October 19, 2005

Subjects in which I’m particularly interested

Throughout my 24-year career as an industry analyst, my top-level question has always been: “What aspects of the industry/sector/market/company are worst understood, or most overlooked?” Most commonly, the answer lies somewhere in the overlapping areas of technology, market positioning, and ongoing sector consolidation. And any discussion of technology and positioning depends heavily upon the way customers actually adopt and use new stuff.

It’s no different now. Most of my efforts recently have been devoted to DBMS (like always), text technologies, and analytics in general. In DBMS I’m making the very strong technological case that vendor consolidation is overrated, and that we’re in an era when 1000 specialty database flowers will bloom. The survivors will eventually all be tied together by XML-based SOAs. (Some of my friends at big DBMS vendors are not very happy with me right now.) My arguments against the prevailing wisdom may be found at a specialty blog on database management techology, called DBMS2. I plan to add more positive comments on the interesting new technologies soon.

In text technologies, there are a whole lot of point products. Despite booms in certain areas, such as text data mining, these are only scraping the surface of user requirements. What’s needed – and surely coming – is a dramatic evolution into one or more much larger product categories. How long that takes is unknown, however; right now the two pillars of the market (search and text data mining) are as industry segments go quite far apart. I also have started a specialty blog to track this area, with the simple name of Text Technologies.

My most active area of research these days is probably analytics. Certainly it’s my oldest interest of the three I cited, dating back to my student years, when I basically focused on decision theory for my dissertation and post-doctoral research. I think that, after decades of false alarms, the center of gravity in enterprise computing has REALLY shifed from OLTP to decision support. At least, that’s true at the larger enterprises; SMB are still playing catchup in the transactional area.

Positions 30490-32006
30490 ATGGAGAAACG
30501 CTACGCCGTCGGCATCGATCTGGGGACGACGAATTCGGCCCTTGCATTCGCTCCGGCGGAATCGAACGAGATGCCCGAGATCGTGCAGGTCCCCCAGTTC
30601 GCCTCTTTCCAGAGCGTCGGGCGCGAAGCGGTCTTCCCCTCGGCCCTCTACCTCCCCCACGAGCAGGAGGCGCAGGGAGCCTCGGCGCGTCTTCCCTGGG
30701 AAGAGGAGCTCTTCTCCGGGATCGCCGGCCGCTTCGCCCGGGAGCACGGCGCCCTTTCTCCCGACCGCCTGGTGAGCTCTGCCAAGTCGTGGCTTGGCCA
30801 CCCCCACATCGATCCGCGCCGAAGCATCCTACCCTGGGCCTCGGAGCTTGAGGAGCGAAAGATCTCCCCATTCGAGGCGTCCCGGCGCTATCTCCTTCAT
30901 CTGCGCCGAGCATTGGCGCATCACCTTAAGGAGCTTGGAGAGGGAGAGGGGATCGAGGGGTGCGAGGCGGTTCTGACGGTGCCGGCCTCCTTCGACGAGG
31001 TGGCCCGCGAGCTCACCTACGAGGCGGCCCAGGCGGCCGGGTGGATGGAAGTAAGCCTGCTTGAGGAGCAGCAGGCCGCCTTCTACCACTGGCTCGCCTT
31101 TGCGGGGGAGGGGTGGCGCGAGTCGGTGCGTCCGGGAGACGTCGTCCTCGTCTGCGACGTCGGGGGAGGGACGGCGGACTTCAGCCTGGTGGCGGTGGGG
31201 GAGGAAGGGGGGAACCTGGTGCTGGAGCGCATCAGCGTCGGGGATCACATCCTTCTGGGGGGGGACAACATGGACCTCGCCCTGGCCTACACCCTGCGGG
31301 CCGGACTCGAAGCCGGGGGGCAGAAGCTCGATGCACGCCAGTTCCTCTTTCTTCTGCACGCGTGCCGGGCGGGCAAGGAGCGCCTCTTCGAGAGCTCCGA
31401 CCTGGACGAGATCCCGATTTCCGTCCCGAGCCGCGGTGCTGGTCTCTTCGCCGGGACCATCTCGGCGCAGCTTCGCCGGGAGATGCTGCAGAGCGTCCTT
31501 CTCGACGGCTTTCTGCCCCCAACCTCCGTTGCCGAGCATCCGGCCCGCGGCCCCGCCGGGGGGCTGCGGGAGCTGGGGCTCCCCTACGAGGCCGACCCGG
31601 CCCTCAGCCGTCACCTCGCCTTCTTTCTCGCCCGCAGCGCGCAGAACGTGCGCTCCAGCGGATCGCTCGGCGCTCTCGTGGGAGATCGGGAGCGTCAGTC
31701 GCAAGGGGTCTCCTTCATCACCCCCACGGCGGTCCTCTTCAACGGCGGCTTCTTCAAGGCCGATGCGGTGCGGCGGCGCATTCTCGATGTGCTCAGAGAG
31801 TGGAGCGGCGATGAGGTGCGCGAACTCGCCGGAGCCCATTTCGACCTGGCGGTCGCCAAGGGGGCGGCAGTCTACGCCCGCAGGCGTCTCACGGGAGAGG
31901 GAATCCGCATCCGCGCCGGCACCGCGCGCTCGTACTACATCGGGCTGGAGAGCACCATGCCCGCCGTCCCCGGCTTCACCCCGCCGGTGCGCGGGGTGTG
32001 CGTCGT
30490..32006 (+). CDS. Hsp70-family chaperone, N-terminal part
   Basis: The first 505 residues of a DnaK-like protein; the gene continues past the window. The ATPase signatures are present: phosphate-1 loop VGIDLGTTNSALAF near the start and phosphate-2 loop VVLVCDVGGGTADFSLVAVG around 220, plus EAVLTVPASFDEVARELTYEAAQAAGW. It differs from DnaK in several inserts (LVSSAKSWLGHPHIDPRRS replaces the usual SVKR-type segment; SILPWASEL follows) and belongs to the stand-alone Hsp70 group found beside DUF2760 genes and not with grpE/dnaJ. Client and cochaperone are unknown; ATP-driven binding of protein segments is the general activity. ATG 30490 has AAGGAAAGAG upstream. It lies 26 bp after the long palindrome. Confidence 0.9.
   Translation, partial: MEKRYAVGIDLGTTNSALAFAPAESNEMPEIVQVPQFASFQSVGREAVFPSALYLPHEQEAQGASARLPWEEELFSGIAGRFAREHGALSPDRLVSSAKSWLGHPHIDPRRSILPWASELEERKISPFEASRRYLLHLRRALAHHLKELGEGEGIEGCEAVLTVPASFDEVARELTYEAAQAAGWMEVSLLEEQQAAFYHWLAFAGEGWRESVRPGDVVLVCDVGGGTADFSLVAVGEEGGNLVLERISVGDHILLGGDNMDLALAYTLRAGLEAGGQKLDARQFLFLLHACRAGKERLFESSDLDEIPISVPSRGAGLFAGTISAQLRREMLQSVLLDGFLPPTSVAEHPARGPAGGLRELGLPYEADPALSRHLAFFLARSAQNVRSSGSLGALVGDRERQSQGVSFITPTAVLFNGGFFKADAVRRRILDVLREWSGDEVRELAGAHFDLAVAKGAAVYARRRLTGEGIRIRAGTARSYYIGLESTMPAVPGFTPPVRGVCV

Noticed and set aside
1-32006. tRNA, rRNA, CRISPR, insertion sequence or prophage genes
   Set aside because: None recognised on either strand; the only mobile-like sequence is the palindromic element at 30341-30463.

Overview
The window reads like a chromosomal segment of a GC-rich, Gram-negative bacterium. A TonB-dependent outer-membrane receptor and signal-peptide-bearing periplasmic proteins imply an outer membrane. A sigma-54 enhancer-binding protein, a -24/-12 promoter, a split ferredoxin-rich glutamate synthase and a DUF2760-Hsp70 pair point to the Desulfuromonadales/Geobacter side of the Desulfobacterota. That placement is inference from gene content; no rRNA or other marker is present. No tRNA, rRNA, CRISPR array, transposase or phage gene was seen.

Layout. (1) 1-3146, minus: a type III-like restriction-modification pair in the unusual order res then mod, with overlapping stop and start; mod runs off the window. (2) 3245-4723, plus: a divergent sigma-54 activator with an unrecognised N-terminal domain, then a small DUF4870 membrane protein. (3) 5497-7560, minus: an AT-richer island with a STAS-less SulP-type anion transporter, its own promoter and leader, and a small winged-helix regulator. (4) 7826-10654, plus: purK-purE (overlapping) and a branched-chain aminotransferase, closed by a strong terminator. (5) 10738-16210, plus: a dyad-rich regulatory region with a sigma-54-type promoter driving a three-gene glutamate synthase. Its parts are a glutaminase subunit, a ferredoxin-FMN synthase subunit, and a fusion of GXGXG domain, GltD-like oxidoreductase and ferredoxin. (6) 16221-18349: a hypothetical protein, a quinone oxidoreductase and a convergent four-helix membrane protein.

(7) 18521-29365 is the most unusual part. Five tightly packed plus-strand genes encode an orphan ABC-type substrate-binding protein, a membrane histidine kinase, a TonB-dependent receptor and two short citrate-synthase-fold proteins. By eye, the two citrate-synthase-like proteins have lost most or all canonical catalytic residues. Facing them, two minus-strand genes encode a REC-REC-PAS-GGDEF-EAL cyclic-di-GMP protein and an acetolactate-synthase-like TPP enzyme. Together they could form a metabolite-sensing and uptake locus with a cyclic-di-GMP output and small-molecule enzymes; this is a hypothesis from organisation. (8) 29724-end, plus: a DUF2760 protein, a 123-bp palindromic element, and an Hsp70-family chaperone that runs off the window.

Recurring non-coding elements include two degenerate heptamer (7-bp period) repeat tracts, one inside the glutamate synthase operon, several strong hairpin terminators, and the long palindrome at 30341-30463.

While I think there are lots of interesting technological issues in analytics – and indeed no enterprise analytics vendors’ product line is close to fully-baked – what really matters here is understanding the users. Vendors blithely claim that they’re going to foster a whole cultural transformation, in which top-to-bottom decision-making will suddenly become rational and numerate. Yeah, right. In tracking the evolution of the analytic technology business(es), nothing is more important than being realistic about how this stuff is and will be actually used.

I plan to write about these and other areas in the days and months ahead. Stay tuned – and, as always, if you would like to disagree with or add to what I have to say, please please let me know. My research, as always, depends on you.


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